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Three specialised innovative studios you should know about

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This month of August we’re highlighting independent Indian design brands and studios that are coming up with novel ideas inspired by the context of this country’s design legacy. And, yet, remain contemporary in form. From creating innovative cooling solutions that lower their environmental impact to pushing boundaries of materials to their limits and structural capabilities, these studios are making the most of technology while remaining rooted in traditional ideas of design, and we are excited to present them to you:

Santosh Prabhu and Santhosh Shyamsundar are not just namesakes, they are friends, have been classmates in college, have interned together, share a common interest in evolutionary biology and theoretical physics, love long motorcycle trips and material focused architecture and design. The last one, mainly, is how their current status as co-founders came to be.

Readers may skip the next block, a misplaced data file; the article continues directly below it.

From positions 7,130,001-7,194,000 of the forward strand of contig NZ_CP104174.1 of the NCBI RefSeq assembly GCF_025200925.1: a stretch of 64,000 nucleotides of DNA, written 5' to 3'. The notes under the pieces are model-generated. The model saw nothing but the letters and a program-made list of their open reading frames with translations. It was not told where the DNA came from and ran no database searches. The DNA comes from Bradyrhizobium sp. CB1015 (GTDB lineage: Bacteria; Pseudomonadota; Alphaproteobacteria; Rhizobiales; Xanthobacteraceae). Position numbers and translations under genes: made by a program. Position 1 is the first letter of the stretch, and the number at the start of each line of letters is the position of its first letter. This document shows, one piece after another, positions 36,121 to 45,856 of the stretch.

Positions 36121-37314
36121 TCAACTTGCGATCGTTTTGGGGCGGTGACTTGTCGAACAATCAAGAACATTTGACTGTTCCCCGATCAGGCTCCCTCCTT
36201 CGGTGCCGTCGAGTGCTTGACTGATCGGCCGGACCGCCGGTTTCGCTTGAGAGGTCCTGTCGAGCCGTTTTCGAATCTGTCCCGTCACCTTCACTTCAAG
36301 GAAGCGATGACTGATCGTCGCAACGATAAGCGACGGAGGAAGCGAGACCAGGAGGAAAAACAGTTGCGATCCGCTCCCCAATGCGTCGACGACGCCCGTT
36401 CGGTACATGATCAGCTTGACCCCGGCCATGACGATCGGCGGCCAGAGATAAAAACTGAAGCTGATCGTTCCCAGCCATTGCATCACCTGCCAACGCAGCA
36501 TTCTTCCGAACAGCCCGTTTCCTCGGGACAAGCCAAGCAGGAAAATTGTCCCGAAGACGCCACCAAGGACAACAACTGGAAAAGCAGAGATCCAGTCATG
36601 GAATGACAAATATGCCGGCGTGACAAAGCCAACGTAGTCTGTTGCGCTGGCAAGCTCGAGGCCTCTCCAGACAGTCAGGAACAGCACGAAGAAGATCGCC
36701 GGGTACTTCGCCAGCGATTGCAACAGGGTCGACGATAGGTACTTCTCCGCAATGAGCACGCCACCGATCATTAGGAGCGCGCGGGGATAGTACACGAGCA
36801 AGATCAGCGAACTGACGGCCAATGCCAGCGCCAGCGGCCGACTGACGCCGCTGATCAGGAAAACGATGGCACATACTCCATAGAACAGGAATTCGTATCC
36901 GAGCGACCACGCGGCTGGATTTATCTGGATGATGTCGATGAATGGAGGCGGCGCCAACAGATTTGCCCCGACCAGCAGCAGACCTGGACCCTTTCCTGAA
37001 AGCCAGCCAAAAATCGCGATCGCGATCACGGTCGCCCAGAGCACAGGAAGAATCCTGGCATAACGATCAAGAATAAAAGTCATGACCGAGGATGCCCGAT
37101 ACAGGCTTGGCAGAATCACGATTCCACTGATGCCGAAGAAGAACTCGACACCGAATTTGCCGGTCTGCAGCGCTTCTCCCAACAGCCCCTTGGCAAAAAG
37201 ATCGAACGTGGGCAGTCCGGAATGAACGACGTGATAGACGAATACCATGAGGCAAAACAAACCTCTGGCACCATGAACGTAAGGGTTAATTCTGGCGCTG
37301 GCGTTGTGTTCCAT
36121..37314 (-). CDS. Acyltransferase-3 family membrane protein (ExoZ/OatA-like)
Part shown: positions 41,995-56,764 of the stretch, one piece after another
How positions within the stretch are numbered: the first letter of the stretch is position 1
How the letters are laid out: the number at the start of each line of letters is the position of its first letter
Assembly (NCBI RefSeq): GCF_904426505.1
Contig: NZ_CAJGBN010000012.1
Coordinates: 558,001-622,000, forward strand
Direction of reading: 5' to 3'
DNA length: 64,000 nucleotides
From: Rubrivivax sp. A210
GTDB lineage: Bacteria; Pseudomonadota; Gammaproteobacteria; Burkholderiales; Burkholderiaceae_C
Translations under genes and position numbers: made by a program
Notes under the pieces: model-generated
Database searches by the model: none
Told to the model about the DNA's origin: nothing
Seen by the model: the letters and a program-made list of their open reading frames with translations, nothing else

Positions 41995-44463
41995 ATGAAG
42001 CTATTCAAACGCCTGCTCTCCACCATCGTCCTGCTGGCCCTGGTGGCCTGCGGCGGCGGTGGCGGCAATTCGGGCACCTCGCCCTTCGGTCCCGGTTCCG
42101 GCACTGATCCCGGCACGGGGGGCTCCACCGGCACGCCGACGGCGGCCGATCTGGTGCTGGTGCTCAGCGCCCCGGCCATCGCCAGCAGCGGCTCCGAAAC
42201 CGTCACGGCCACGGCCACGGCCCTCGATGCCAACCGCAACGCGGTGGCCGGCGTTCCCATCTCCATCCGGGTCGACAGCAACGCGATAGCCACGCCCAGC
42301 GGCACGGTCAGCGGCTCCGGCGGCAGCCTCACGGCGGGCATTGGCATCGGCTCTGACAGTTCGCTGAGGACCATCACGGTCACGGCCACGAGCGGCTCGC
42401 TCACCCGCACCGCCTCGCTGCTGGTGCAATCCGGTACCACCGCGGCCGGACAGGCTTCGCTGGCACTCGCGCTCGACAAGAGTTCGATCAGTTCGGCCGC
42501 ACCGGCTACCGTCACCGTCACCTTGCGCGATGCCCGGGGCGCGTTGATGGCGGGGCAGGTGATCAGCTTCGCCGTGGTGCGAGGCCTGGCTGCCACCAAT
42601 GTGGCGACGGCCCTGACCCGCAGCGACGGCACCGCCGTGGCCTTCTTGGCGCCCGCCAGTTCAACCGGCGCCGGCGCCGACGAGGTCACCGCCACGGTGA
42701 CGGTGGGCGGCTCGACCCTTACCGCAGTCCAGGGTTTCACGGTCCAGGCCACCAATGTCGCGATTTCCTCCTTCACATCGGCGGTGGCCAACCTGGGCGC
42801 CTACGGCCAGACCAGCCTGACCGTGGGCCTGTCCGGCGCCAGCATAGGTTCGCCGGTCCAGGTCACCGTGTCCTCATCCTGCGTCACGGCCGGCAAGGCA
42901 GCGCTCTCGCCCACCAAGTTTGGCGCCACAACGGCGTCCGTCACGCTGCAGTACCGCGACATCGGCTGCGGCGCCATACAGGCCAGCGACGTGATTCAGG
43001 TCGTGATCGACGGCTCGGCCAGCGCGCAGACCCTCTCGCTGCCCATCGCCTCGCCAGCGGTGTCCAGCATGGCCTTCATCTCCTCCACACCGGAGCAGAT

“We work with many materials - old and new - from earth, lime, wood and stone, to metal, concrete, plastic and polymer. We believe that every material has its pros and cons and deserves to be experimented with and used for its own unique characteristics in order to be most efficient,” explains Prabhu. The duo drew their love for material research at Made in Earth, a design studio in Bangalore, where they worked before launching Tyto. As an independent studio now, they collaborate with different designers and architects creating custom wall and floor finishes, exposed brickwork, counter tops, slabs, furniture and objects that are reminiscent of the properties of the materials that they are made in. “Each project is unique and we design mixes, prototypes and we sample for each one, based on the scenario and requirement,” adds Shyamsundar.